Saturday, 12 May 2012

Around Statt

Calm departure from Bergen
The spring weather in the Norwegian Sea offers an almost continual succession of gales interrupted by brief pleasant periods.  Rain falls on mountain, sea, saints and sinners with complete indifference but strong winds and large waves can be largely avoided by navigating Norway's sheltered inside waters.

The notable flaw in this strategy involves the Stadlandet peninsula [Statt].  Rounding this inconveniently placed piece of mountain involves a 25 mile sail from shelter out to the open sea and back again.  Our premature departure from beautiful Bergen was dictated by a desire to round Statt 2 days later on May 12. This was the only date forecast to have acceptable weather out in the ocean.

Our departure day from Bergen was so calm that the only waves on the water were the ripples Traversay made as her motor pushed us through the water.  By anchoring time in the afternoon, the 20 knot headwind was just a mild preview of the following day.

The 11th dawned with the headwind still there but we needed lots of miles to be in position to round Statt on the 12th.  There was a gale in the forecast for the afternoon but that was for offshore right? Hah!

All went well until we had about six miles to go to our chosen anchorage at Botnane, Froysjoen at which point the wind cranked up to over 40 knots right on the bow.  My those last miles were a struggle!  But with perhaps 7 miles of fetch at worst,  our speed rarely dropped below 2 knots.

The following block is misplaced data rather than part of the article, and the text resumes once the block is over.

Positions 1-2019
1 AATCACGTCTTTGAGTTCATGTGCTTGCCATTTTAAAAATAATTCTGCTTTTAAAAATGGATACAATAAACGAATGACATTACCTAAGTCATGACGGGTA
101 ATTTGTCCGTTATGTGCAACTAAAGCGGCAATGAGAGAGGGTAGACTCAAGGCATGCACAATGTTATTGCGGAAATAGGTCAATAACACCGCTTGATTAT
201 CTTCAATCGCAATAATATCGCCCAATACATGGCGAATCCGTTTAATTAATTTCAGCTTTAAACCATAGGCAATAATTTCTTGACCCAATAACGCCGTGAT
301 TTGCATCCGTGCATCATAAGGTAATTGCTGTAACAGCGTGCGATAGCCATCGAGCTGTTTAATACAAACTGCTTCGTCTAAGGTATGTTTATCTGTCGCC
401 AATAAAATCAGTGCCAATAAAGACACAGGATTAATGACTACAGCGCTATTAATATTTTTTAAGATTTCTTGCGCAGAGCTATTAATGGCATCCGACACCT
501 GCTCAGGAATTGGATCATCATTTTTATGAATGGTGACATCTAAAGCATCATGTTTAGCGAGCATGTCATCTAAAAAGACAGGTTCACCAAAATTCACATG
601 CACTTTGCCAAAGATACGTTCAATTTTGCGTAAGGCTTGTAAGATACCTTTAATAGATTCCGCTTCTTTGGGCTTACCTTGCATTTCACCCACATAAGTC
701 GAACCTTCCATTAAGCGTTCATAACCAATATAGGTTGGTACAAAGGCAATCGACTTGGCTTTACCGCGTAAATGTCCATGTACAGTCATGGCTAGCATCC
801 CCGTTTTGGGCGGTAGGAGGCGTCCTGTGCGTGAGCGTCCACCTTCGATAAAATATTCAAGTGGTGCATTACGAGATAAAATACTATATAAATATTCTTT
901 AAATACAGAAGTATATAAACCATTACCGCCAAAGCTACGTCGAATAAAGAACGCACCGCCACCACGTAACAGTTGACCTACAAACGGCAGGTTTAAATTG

Finally, still outside crashing about in the waves, we identified the range markers and channel markers, turned right and galloped into the harbor basin.

As we passed those channel markers, the waves changed to ripples and the gale transformed itself into a breeze. The white creche against the mountains photo taken at anchor suggests the peacefulness of the scene. But you really had to arrive escaping the weather to fully appreciate it.

In the end, the overall plan worked.  The morning of the 12th dawned calm and the four hour passage around Statt, though rolly from leftover waves, was uneventful.  Once again our inside passage resumed with its well marked channels, shores decorated everywhere with small villages below and mountains above and wireless broadband everywhere.

The next projects will be to rest from too many successive days of travel and to travel up and down a fjord or two.

At anchor,
Raudoya, Orstafjord

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